Caption
©AI Land devastated by oil spill in December 2003 and subsequent fire (March 2004)

In many instances, the grievances turned into outright antagonism leading to frequent instances of abduction of company officials, sabotage of company property, and violence targeting companies(31). The companies have turned to the state security forces which in some cases have used force, often arbitrarily and disproportionately, against individuals. The easy availability of small arms in the region has made the situation more serious. While no firm statistics are available, NGOs estimate that there were nearly 1,000 violent deaths in the Niger Delta alone in 2003, some of which were intra-communal or inter-communal but also the result of excessive use of force by security forces or the police force. In terms of intensity of violence, this would be equivalent to the conflict in Chechnya or Colombia.(32)

It is difficult to establish the exact number of deaths because of discrepancies in media reporting, and also the significant difference between official figures published by government authorities and those given by local witnesses and other sources. Amnesty International's calculations based on local and international media reports, show that the number of people killed in the Delta, Rivers and Bayelsa States in 2004 up to and including incidents late August, could be in the region of 670. Independent sources in the Niger Delta, however, estimate that the number of people killed in August 2004 in Rivers State alone as a result of the violence in and around Port Harcourt could be as high as 500. (33) In January 2004 an attack on the Ohoror-Uwheru community in Ughelli North Local Government Area in Delta State included soldiers of the joint task force Operation Restore Hope. On top of reportedly killing an undefined number of people, the soldiers also allegedly raped up to 50 women and girls.(34) These deaths have occurred in part because of the easy availability of arms, some of which are manufactured locally, and some of which have entered the Niger Delta allegedly through returning soldiers from The Economic Community of West African States Monitoring Group (ECOMOG).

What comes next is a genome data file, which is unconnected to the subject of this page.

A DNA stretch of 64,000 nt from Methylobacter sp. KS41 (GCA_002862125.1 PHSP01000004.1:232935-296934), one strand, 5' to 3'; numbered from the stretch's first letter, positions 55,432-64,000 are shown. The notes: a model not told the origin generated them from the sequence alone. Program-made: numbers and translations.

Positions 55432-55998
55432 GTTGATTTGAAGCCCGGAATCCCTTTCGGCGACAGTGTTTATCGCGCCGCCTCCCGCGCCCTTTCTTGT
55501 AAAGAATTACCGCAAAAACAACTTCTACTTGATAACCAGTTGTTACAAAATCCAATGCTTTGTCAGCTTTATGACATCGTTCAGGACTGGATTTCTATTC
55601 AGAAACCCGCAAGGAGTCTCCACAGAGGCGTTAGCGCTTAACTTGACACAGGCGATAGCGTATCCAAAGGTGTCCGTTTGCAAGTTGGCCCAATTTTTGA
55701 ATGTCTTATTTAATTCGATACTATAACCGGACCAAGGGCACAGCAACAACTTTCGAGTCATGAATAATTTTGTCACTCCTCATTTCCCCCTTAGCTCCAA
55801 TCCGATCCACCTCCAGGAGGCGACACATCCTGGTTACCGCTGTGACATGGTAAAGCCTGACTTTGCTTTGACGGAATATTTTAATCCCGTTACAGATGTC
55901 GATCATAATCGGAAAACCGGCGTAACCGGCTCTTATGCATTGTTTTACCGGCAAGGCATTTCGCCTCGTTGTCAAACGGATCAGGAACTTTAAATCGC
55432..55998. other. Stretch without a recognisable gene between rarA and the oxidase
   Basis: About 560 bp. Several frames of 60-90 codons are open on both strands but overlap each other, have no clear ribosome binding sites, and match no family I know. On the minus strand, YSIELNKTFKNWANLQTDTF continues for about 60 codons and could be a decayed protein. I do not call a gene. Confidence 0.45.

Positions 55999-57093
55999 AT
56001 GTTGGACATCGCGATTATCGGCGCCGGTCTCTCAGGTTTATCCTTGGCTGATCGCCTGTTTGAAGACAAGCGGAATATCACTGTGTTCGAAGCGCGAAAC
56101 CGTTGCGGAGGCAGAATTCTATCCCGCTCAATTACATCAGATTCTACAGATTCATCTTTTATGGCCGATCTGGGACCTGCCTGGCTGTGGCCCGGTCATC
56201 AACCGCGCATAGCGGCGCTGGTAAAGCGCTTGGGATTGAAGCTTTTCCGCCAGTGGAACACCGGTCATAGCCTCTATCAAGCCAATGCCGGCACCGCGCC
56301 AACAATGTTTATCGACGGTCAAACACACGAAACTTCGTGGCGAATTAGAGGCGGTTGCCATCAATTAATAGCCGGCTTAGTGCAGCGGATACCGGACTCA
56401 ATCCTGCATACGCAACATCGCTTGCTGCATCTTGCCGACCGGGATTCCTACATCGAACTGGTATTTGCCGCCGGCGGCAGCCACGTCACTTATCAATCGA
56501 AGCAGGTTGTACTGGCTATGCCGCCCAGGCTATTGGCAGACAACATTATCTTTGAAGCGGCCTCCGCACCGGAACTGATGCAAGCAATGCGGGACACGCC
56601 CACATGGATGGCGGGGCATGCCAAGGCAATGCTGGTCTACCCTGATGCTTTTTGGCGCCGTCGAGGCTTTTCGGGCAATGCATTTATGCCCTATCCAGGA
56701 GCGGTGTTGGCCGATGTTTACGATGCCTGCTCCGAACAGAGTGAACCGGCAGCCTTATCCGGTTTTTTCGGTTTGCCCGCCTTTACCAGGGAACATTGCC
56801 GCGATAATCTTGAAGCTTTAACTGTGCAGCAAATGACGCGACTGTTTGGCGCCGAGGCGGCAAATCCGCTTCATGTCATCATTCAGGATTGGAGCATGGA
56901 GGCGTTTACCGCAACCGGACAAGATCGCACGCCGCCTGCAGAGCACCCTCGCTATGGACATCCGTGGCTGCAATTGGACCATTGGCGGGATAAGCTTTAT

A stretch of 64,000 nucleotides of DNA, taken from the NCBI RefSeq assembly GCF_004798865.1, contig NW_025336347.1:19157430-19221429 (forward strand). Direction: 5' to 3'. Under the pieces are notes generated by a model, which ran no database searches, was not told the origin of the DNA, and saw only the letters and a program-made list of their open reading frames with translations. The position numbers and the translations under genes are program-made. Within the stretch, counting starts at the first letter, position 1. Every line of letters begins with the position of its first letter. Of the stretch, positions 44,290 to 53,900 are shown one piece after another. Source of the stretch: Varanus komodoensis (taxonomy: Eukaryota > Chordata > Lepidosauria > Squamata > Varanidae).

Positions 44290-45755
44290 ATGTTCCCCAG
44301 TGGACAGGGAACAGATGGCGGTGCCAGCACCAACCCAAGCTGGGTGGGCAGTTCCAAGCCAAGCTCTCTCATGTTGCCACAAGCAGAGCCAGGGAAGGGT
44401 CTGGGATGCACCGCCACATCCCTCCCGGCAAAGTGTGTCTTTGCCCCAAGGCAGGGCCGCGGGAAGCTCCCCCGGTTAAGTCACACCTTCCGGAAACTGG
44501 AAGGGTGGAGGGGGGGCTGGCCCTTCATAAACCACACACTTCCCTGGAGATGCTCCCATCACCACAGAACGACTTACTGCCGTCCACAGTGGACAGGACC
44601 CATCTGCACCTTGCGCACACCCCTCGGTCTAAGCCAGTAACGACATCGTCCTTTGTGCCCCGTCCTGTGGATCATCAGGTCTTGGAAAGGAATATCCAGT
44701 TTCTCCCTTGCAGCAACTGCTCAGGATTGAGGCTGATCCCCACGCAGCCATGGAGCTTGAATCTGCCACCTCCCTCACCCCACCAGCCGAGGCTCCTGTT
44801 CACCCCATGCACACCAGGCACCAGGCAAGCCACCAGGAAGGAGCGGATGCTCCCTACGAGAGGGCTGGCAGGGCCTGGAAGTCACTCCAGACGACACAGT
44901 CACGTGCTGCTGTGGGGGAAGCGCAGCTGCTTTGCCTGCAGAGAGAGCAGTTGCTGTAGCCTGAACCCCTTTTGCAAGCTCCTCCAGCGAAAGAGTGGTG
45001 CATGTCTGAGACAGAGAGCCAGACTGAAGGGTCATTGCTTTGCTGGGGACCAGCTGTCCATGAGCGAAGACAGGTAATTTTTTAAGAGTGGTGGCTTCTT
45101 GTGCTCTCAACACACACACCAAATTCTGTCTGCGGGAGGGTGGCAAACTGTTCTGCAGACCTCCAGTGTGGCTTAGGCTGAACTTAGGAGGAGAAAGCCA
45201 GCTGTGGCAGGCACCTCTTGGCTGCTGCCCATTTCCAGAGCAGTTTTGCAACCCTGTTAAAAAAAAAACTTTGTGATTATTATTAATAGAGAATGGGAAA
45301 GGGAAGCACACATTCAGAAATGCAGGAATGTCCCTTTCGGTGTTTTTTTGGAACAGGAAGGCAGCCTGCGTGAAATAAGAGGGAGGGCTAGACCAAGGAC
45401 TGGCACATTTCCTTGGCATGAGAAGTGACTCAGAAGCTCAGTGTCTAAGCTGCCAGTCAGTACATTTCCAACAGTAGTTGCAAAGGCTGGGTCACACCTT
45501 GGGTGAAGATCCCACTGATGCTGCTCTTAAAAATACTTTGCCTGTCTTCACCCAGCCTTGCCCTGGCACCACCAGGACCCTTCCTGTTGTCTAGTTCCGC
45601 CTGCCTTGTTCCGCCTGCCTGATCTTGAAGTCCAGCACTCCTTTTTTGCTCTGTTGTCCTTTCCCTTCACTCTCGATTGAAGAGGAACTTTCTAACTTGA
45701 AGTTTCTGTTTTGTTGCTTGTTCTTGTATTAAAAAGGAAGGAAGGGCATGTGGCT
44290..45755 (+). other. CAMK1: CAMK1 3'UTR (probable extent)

Oil companies claim that between 160,000 to 200,000 barrels per day, worth about US$8 million at the late-August 2004 price of about US$40 per barrel, are being stolen due to illegal oil bunkering(35). Some oil companies and communities have alleged that the revenues from these illegal activities have funded the acquisition of sophisticated arms.

To break this cycle of violence and to gain the confidence of the communities, oil companies and the government, both at the federal and the state level, will need to take urgent steps to redress the violations and abuses of civil and political as well as economic, social and cultural rights experienced by many, and to listen to and address the grievances of the communities. The task ahead is difficult given the four decades of suspicion and hostility. But peril lies ahead, if it is ignored.

4. Layers of the Niger Delta conflict and proliferation of arms

The factors for the conflict are manifold and complex. Reasons include ethnic rivalry, mainly between the Ijaw and Itsekiri ethnic groups(36), the disproportionate allocation of economic resources between communities, high unemployment in the region, measures taken by the companies to protect their assets (oil companies' fixed assets such as installations and pipelines), or the use of force by criminals who are protecting illegal oil bunkering.

There is also a growing perception that the Nigerian Federal Government, state governments, the Niger Delta Development Commission (NDDC), and to a certain extent the TNCs, are not transparent about their allocation of resources and their payments to communities. In addition, as Transparency International notes, there is widespread corruption in Nigeria at all levels.(37)

The Niger Delta Development Commission (NDDC) was formed through an act of the parliament in 2000 (the Niger Delta Development Commission Act 2000), in response to long-standing demands from the states in the Delta region for a more equitable distribution of the wealth generated by the exploitation of resources found in the states. The NDDC is funded by the federal government, other levies, and contributions from oil companies operating in the region (based on an agreed formula). According to Article 7(1) of the Act of 2000, the Commission has the following powers, to:

(a) formulate policies and guidelines for the development of the Niger-Delta, area;

(b) conceive, plan and implement, in accordance with set rules and regulations, projects and programmes for the sustainable development of the Niger-Delta area in the field of transportation including roads, jetties and waterways, health, education, employment, industrialization, agriculture and fisheries, housing and urban development, water supply, electricity and telecommunications;

(c) cause the Niger-Delta area to be surveyed in order to ascertain measures which are necessary to promote its physical and socio-economic development;